Strengths: aside from their talent, The Poet Performer is smart, intensely spiritual, focused, and passionate. Their worship compels others to worship. Their creativity helps others to experience God in dynamic and dramatic ways. They breathe life, energy, and passion into the Church. When The Poet Performer preaches it is with cadence and rhythm, almost like a spoken song.

Weaknesses: much like The Orator, The Poet Performer is prone to egotism and pride. They have so much intrinsic talent that even if they stop depending on the Spirit, they can still manipulate a crowd’s emotions. They receive a lot of adulation (deservedly), which if not received correctly produces narcissism. The Poet Performer’s emotions fluctuate wildly (just read the Psalms); hysterically happy one minute and manically melancholy the next. Selfishness is another personal battle that many Poet Performers must fight.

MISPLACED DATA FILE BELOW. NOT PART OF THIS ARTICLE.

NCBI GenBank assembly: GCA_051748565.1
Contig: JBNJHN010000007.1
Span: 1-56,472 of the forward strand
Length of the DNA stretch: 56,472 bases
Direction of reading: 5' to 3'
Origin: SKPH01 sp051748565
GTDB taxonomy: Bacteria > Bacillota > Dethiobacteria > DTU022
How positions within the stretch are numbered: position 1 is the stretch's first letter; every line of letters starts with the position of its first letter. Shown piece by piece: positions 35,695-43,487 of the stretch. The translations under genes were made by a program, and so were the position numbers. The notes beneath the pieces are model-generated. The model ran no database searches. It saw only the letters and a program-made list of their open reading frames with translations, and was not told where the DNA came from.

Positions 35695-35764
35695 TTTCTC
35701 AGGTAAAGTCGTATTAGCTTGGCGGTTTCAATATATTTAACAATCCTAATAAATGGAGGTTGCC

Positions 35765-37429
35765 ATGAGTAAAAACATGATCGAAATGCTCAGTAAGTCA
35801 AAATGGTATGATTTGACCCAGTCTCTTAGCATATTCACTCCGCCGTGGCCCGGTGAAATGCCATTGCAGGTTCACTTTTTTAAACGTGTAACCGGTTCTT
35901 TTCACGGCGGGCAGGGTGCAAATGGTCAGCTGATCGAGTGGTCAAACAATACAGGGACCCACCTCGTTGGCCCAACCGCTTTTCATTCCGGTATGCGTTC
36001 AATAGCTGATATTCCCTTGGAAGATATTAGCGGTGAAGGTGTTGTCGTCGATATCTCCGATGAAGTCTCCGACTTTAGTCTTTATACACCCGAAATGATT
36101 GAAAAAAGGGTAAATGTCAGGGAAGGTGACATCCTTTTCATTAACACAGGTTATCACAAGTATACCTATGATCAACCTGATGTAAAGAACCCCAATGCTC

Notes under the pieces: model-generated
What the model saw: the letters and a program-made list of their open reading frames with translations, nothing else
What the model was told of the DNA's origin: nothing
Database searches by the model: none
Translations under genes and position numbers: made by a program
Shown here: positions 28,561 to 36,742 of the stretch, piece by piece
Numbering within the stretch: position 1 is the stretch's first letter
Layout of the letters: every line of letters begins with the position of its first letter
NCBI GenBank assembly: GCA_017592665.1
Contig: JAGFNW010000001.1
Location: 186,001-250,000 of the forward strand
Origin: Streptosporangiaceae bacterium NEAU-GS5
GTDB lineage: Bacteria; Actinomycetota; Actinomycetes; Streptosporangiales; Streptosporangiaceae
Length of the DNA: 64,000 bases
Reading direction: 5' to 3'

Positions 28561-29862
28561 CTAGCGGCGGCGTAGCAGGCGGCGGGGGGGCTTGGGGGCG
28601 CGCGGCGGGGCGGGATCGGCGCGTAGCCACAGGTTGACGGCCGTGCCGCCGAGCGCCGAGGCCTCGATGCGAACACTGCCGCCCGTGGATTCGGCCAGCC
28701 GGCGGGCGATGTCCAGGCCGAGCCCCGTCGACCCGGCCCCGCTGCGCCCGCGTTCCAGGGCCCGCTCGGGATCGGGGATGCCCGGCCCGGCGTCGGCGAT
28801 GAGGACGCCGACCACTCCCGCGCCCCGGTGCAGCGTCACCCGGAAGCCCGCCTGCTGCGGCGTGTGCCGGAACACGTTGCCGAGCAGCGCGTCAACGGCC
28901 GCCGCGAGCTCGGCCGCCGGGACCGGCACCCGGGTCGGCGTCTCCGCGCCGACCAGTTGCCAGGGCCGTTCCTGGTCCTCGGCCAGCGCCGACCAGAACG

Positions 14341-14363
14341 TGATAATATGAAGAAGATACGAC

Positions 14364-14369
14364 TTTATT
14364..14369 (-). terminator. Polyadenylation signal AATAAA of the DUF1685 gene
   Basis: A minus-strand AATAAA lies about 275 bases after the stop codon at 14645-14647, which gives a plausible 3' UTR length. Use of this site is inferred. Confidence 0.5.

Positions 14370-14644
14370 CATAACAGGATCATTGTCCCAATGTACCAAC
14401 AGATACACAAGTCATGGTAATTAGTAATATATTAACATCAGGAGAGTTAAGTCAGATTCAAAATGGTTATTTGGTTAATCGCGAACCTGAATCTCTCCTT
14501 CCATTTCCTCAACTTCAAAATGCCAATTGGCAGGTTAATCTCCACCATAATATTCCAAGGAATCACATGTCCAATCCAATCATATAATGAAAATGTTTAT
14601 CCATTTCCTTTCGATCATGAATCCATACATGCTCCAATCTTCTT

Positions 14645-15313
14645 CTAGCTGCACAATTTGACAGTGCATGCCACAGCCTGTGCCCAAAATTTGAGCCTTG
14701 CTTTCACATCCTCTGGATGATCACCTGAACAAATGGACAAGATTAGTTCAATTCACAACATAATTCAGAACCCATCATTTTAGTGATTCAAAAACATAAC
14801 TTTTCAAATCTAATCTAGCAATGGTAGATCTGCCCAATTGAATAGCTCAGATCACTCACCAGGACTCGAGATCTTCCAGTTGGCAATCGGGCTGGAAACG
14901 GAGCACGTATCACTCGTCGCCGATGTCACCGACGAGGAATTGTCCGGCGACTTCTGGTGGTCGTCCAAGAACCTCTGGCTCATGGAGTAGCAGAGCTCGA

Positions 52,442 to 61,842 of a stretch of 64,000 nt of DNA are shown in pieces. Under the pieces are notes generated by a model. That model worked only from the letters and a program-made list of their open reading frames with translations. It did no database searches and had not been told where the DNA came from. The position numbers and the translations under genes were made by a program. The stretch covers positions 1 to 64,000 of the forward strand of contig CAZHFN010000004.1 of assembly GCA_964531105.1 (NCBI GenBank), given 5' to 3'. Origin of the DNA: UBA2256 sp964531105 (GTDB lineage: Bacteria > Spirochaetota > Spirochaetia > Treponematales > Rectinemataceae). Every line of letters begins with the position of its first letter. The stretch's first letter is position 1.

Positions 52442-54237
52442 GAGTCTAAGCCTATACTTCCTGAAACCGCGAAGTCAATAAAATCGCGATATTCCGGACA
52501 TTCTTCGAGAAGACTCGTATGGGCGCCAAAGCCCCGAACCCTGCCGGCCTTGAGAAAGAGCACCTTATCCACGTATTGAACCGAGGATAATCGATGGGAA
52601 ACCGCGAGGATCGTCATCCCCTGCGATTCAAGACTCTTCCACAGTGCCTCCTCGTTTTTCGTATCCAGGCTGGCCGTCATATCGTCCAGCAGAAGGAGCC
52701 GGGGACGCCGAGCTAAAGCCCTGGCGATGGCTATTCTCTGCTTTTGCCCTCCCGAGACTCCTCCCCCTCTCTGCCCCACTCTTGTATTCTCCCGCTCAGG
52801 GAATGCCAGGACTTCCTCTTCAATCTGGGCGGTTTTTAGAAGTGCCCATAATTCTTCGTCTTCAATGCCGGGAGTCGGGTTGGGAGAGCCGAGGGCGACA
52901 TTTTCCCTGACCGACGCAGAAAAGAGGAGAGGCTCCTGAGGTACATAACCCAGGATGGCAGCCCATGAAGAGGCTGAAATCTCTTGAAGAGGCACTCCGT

Caveats: again, I feel compelled to mention that most ministers are not a perfect match to any one of the above traits. The strengths and weaknesses are generalities, not absolutes. Also, commenting on weaknesses is not intended to be disrespectful or to help generate criticism. Rather, the intent behind this writing is to help us address issues with clarity and resolution. If you take the time to peruse the related articles below you will find that I support apostolic ministry and believe that pastors should be vigorously supported. Saints, I believe you should give your pastor the benefit of the doubt and lift his arms when and where he is weak. Celebrate his strengths and honor his faithful service at every opportunity.